Why is it so difficult to believe that there are so many different kinds of horticultural professionals? No one is ever surprised that surgeons, cardiologists, dermatologists, ophthalmologists and pulmonologists are all physicians. Yet, those who do not know better consider all horticultural professionals to be ‘gardeners’. This is actually more insulting to real professionals than outsiders can imagine, because the gardening industry is more dominated by non-professionals than any other horticultural industry.
Nurserymen, landscapers and florists are also horticultural professionals. Each of these basic categories can be divided into more specialized professions. For example, production nurserymen grow nursery stock or other horticultural commodities, while retail nurserymen maintain plant material only long enough to sell it. Maintenance gardeners are probably the most familiar of horticultural professionals because so many of us use their services around our home gardens.
Arborists are the horticulturists who specialize in trees, and really should be more familiar than they are. The only landscapes that have no possible use for their services are those that are devoid of trees. Even the most proficient of maintenance gardeners should not be expected to maintain large trees or diagnose potential arboricultural problems, not only because arboriculture is so specialized, but also because maintenance gardeners have their own specialties to be concerned with.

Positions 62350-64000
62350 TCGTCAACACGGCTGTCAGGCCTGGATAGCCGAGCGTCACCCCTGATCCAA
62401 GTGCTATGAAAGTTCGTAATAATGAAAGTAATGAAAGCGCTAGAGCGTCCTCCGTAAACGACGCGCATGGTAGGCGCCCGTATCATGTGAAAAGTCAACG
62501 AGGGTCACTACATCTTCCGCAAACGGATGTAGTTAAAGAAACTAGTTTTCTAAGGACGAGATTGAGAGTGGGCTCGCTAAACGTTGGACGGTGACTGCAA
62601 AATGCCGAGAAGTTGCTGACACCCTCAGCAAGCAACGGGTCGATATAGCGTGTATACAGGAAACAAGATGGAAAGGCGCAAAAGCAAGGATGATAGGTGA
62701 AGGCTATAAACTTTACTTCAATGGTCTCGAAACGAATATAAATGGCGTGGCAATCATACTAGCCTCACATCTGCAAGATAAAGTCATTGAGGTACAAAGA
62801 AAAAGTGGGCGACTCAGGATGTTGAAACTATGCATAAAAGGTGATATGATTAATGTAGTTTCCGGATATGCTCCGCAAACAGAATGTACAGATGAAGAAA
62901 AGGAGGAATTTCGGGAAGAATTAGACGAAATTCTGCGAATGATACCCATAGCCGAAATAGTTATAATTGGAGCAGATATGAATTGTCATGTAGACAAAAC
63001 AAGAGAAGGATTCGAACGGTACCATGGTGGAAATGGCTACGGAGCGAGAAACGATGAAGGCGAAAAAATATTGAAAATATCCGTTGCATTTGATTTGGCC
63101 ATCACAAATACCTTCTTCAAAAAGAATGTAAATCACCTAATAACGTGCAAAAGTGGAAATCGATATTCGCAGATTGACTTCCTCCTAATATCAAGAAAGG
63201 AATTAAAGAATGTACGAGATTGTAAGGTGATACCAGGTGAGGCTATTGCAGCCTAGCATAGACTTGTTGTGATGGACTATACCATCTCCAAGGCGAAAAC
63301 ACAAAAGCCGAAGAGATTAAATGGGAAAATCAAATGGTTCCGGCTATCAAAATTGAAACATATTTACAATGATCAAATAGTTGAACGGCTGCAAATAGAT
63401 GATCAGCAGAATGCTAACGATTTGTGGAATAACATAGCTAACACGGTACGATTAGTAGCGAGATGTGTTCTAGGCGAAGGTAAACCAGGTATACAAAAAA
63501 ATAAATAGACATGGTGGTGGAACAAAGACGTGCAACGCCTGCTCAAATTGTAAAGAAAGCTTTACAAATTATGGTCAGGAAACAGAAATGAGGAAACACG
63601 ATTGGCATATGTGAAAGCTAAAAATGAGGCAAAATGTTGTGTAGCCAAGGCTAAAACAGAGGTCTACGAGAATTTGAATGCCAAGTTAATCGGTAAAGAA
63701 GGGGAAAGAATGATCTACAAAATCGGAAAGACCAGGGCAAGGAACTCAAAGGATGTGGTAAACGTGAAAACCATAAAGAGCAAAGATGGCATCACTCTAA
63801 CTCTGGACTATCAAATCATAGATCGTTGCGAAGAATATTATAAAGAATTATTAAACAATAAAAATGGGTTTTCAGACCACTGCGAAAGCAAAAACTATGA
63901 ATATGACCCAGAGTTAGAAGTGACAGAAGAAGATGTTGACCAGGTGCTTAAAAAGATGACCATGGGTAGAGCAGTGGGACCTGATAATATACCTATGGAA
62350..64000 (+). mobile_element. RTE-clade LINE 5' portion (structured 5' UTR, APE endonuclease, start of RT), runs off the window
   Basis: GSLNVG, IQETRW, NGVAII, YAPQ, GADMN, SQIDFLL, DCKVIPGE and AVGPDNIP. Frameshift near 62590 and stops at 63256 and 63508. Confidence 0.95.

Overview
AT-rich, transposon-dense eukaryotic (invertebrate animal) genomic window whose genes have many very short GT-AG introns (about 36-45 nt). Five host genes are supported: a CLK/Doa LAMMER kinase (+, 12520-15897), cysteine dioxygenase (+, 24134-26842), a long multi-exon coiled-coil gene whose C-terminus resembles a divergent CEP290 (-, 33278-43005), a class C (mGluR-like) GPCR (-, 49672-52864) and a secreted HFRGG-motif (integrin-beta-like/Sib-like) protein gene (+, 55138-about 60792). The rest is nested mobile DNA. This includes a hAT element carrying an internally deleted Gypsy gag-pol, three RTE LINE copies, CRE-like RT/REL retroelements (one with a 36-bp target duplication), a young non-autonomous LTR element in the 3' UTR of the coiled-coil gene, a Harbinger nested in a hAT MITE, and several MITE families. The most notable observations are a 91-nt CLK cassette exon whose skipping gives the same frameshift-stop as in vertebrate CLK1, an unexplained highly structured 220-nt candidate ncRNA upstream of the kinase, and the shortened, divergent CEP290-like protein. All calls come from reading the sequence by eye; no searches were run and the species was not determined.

Because trees are the most substantial features of a landscape, and they have the potential to cause proportionate problems if not maintained properly, it is very important to have them maintained by qualified arborists. Those who are certified by the International Society of Arboriculture, or ISA, have passed an exam of their expertise, and maintain their certification with regular involvement with the ISA. Such involvement includes attendance to arboricultural seminars and classes.
It is ironic that some of the least familiar of horticultural professionals need to stay so dedicated to the maintenance of their credentials. Certified arborists can be found at the website of the ISA at isa-arbor.com.